Events like the COVID-19 pandemic - or indeed the financial crash of 2008, or the 9/11 terrorist attacks - are unusual in politics because they upset the assumed structural rules and constraints that individuals and states normally operate under and afford instead huge opportunities for political agency. Responding to them requires action that is at the very least uncommon and perhaps entirely unprecedented, whilst the space to do things outside of the conventional political playbook is greatly expanded when the challenge is as stark as something like a lethal pandemic. Necessity truly is the mother of invention.
Such events also leave a long shadow on politics, and the nature of the enduring influence that they exert depends very much on the lessons that are learned from them. In the case of coronavirus, there are some useful lessons that we can learn from the pandemic and how governments are acting to mitigate it, but some equally pernicious ones too from the standpoint of representative democratic politics.
The mistaken conclusion we might draw from our experiences in the past few months is that politics and dissensus “gets in the way” of scientific knowledge and consensus. This is not to advance an unhelpful relativism that says there are no objective facts or “truth” statements. There certainly are, and they have an important place in politics, particularly in moments like that at hand. The presence of experts in government decision-making on coronavirus, with a deep knowledge of a particular field, is a good thing; it pays due recognition to the fact that this is a crisis that poses questions to which there are scientifically and verifiably correct answers. We know for a fact the impact that social-distancing measures and handwashing have on infection rates, for example (we also know for a fact that the injection of disinfectant is an incredibly dangerous course of action to take, and one with potentially fatal results).
But to conclude therefore that there is an objective, scientific answer as to how to respond to the crisis generally is to fail to recognise its political dimension. It is to fail to recognise that, despite the fact that the behaviour of viruses is predictable to a remarkable degree, how to exercise the machinery of the state in response to them is a different question altogether.
This point has a wider significance. Polly Mackenzie a former Political Adviser in the Coalition Government and now Chief Executive of the think tank Demos, spoke at the Bennett Institute recently about “post-populism”1 politics, and her main message was that we need to get better at determining what “type” of problem a given political dilemma is. To combat the populist assault on politics and expertise, the key is not to treat every political problem equivalently as possessing a definitive, “technical” answer, but to distinguish more effectively those problems that do from those that do not.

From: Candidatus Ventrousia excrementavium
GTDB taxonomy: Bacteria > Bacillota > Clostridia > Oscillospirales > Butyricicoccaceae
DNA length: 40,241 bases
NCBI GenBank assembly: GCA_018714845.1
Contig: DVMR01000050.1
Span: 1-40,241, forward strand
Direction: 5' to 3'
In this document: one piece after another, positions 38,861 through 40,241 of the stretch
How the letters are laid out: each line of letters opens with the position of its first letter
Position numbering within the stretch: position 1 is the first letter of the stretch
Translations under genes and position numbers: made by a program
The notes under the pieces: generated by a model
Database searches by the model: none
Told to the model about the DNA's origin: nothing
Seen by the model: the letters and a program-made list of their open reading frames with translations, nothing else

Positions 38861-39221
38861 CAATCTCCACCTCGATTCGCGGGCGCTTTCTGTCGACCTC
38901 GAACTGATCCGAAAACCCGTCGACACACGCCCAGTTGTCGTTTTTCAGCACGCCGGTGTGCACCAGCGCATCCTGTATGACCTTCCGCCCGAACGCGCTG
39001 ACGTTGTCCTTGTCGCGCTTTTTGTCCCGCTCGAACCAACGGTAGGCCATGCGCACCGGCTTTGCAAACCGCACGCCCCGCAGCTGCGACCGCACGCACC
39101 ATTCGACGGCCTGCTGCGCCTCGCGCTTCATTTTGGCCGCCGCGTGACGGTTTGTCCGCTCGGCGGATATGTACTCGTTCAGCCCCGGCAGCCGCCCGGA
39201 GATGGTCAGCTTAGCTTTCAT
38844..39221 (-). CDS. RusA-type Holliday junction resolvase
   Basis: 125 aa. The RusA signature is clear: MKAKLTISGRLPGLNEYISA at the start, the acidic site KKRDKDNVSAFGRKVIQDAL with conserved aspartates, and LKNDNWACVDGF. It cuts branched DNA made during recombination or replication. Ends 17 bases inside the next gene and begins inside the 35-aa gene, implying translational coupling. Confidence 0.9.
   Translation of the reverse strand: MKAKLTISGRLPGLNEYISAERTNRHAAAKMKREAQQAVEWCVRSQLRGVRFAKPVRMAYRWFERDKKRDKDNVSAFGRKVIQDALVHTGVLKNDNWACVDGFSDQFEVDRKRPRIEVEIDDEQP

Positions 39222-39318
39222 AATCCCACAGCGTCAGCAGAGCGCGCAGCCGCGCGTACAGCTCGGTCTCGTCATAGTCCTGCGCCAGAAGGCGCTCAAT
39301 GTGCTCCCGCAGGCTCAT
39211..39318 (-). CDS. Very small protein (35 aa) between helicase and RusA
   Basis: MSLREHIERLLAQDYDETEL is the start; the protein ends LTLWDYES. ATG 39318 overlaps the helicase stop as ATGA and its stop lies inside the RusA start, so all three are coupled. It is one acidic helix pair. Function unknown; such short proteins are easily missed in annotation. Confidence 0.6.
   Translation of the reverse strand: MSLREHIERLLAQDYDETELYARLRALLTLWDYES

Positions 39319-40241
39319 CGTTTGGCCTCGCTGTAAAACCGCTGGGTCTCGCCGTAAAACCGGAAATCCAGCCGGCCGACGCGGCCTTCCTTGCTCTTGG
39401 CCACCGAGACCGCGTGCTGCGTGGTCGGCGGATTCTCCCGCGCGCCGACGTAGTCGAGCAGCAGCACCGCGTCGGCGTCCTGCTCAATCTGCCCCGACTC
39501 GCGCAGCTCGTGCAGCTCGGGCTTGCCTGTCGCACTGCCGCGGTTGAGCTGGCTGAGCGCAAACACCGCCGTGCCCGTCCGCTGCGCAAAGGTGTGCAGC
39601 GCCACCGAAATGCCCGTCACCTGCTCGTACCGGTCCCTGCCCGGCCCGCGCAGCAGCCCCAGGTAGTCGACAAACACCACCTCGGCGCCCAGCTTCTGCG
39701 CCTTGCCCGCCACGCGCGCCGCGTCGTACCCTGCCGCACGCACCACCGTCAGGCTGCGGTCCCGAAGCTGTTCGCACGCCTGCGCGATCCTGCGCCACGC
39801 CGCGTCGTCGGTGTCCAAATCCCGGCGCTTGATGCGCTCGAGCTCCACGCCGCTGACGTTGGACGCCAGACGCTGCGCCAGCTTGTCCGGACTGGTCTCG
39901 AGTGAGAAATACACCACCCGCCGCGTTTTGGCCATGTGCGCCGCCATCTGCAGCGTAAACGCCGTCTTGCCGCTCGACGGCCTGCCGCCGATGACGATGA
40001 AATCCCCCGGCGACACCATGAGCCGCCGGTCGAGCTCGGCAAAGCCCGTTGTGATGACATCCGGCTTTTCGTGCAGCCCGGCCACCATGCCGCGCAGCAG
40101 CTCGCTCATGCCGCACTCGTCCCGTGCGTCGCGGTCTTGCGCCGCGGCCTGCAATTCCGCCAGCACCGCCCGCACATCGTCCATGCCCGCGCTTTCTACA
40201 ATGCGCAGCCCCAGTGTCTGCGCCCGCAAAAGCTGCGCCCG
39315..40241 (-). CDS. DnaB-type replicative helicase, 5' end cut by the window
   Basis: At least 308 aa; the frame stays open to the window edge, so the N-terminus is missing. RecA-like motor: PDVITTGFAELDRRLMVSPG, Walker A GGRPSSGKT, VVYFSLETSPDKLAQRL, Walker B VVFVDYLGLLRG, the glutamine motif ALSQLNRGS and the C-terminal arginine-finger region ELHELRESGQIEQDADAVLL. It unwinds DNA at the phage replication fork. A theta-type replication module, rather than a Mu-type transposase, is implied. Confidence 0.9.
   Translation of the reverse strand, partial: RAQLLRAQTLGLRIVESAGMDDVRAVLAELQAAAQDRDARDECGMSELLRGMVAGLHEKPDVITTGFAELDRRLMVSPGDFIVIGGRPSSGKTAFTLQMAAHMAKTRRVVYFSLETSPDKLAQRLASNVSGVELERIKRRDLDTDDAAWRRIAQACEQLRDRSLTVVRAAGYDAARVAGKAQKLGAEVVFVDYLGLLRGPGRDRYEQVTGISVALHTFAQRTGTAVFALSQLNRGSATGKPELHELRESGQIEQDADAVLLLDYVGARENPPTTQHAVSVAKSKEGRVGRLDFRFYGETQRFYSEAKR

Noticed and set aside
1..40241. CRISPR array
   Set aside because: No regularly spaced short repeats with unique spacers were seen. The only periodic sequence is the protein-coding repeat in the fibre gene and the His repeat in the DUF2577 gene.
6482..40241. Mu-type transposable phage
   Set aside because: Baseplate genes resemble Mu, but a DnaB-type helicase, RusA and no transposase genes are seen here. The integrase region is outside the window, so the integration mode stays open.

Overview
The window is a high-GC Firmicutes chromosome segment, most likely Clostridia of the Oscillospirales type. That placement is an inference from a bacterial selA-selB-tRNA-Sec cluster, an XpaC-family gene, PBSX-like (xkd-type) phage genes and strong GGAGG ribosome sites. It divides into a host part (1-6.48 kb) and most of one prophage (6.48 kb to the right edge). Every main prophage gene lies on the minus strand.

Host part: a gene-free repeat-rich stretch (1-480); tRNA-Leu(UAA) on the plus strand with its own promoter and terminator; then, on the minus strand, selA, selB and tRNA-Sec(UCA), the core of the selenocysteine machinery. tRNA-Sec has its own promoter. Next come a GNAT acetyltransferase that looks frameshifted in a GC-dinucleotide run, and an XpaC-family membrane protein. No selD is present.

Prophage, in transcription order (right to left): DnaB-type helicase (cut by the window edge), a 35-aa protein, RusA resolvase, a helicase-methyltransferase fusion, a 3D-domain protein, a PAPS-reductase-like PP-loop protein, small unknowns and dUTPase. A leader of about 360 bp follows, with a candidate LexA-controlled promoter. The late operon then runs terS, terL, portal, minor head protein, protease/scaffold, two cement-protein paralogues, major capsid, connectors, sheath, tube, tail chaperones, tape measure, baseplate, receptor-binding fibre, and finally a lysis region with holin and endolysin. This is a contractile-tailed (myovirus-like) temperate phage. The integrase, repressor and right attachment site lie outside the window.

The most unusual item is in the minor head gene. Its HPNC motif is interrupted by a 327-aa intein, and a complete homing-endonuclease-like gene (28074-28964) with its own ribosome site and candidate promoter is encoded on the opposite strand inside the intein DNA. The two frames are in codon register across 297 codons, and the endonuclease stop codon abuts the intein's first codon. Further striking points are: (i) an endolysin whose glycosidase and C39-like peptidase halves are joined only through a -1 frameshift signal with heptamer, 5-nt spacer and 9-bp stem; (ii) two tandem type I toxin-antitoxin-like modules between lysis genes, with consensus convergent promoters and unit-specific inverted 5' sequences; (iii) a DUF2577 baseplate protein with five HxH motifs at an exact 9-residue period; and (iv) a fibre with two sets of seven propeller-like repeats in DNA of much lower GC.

Mackenzie’s point was in large part a reflection on her experiences of the EU referendum in the United Kingdom. She thought that this particular dilemma had been treated as a problem of “discovery” with a factually based solution, whereas in fact it was a problem of “consensus building” where the solution lay instead in getting wide-ranging support for a given policy. Nevertheless, her argument has import for the current predicament that we are facing. When it comes to the crisis we currently find ourselves in, asking “what is the best course of action to take to minimise virus contraction?” is a very different type of question, for example, to “what strategy should the UK pursue in the future with regards to tackling the now vastly expanded national debt?”, or “how should the UK manage its international supply chains in the future?”. This is the useful lesson we might draw from our experiences of coronavirus. That not all questions are ones of mere “opinion”, but neither are all questions one of objective “knowledge”. Politics unavoidably encompasses both variants.
The difficulty, of course, is where to draw the line. The truth is that the distinction between these two “types” of question suggested above is frequently a blurry one, not least because political judgement permeates all government decision-making. Senior health experts flank politicians when they appear on television to announce their policy decisions. Nonetheless, the decision to leave quarantine conditions will be deeply politically inflected, just as much as the choice to enter into them was in the first place.
However, it is a line we ought to try to draw. Only by doing so can we safeguard a political space in which facts and scientific expertise carry the weight that they should, but that also provides for the equally valid dissensus about how to organise our societies in response to questions like “who should shoulder the debt burden?” or “in what ways should the government be able to monitor the private lives of its citizens?” that are implied by the crisis we are facing. Whether we see politics as the defining problem to be eradicated in responding to the coronavirus pandemic, or as an inevitable, unavoidable dimension to it, will have a significance well beyond this terrible, protracted moment.
About the author
James Vitali is a Phd Candidate at POLIS under the supervision of Professor Mike Kenny. He is a former Parliamentary Assistant to Rt Hon Mark Lancaster MP, and his research is into the political thought and theory of Popular Sovereignty